The Worktop Fabricators Federation (WFF) has launched an all-industry guide to help showroom staff and consumers select the right type of worktop for their needs – we talk to WFF director Mark Mills to hear all about it.
Q: Tell us about the WFF's new Guide to Engineered and Natural Stone Surfaces.
A: The WFF Surface guide is simply a one-stop, no-nonsense guide to help retailers, designers and the consumer understand the benefits of engineered and natural stones. We wanted to dismiss any myths, provide some 'Do’s and Don’ts' and also advise how to care for and maintain their work top once it’s fitted.
It also has a handy Materials Comparison table to help the user navigate the various material options and arrive at the right choice for their application.
Rather than asking showrooms to carry another set of booklets, the WFF are providing a handy ‘pop up’ desktop poster with a QR code that directs you straight to the WFF Surface guide. These are available free of charge for kitchen retailers, design studios and fellow members of the WFF so that they can provide and reference the guide immediately at the design and selection process – helping customers make a thorough and well-informed decision.
Q: What is it responding to and why have you launched it now?
A: The majority of designers, architects and consumers applying stone surfaces to project designs don’t really have a full understanding of the properties and nature of the materials being installed. There has been a longstanding misconception that if you have a stone surface then it will be ‘indestructible’.
If consumers had a greater understanding of the materials that were being installed, what to expect from them and how to care for them post installation it would be of great benefit to all involved.
Fabricators manufacturing these materials on a daily basis are fully aware of what you can and cannot do with engineered and natural stone products, but it was becoming very apparent that the end users weren’t! So we thought the surface guide would at least supply some basic knowledge about the products being installed so everyone can make an informed decision as to how to maintain and look after their surfaces.
Q: Why should kitchen showrooms get on board and what support are you giving them?
A: Kitchen design is a complex process, and it is the role of the showroom designer to be a competent expert and guide to the bewildering choices of appliances, cabinets, surface finishes and use cases that abound.
Customers value and pay for your service. And in return it is incumbent on designers and sales staff to remain abreast of the constantly design issues, products and regulations. This is a tremendously difficult task: over the past years there has been an explosion of new surface materials – Sintered, Ceramic, Marble, Acrylic, Quartz, Granite, Semi-precious stones – the list keeps expanding.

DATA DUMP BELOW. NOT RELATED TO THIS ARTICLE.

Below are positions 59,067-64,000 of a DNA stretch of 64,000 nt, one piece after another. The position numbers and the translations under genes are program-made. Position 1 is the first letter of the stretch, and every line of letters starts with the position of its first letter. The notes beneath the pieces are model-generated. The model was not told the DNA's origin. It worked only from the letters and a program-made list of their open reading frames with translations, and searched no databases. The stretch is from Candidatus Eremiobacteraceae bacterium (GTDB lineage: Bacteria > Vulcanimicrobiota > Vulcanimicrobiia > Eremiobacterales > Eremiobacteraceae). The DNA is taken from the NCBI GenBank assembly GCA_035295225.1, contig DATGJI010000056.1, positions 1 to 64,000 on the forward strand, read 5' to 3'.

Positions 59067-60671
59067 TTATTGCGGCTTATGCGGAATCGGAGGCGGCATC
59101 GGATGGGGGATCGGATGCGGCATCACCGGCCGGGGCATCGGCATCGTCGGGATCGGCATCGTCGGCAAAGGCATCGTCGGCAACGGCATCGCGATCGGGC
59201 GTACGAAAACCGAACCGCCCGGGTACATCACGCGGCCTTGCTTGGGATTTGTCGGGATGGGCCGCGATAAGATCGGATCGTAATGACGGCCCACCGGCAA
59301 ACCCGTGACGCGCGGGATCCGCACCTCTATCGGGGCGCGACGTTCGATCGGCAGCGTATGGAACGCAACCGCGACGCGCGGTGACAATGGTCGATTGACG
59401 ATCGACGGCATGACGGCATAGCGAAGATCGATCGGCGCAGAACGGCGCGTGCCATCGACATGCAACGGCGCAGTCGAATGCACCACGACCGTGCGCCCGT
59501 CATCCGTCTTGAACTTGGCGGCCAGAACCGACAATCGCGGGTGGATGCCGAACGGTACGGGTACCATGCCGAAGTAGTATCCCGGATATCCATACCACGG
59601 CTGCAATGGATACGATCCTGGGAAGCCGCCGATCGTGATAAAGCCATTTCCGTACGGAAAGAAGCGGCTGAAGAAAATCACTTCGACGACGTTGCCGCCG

Manufacturers advertise heavily directly to your customers, but it is essential that showrooms can give competent advice to select appropriately and avoid issues later. The better informed you are the higher chance of a sale – and the lower chance of a callback.
The Stone Worktops Guide is an essential training resource for your staff. The initial suitability matrix provides a quick reference that is helpful to staff and your customers. Your local Worktop Fabricators Federation member will be happy to provide expert advice to support you in your sales and design process.
Q: What things in particular should retailers be doing to manage consumer expectations about work surfaces?
A: Retailers should ensure their sales and design team are aware that every type of work surface has benefits and limitations. Part of the reason for the WFF Guide is to help retailers understand the differences and provide a ‘hook’ to help their discussions with the customer as part of the design process.
* Ensure that they consider both the support requirements and maximum sizes when selecting cabinet ranges and layouts, designing for success.
* Ensure the customer is aware that there is some batch variation between samples and the final material.
* At design stage, make sure they understand the pattern of a full sheet of material and, if using a natural stone, consider getting photographs of the material for approval prior to cutting.
* Discuss the position of cutouts, pattern flows and joins.
* For unusual designs be prepared to get your worktop fabricator or supplier representative involved before designs are finalised.
Retailers should also discuss care and maintenance with customers, consider the likely effects of heat and strong chemicals, and ensure that the worktop care is consistent with customers’ lifestyle and usage.
For further details, to download a copy of the guide, or to find a local WFF fabricator, click HERE.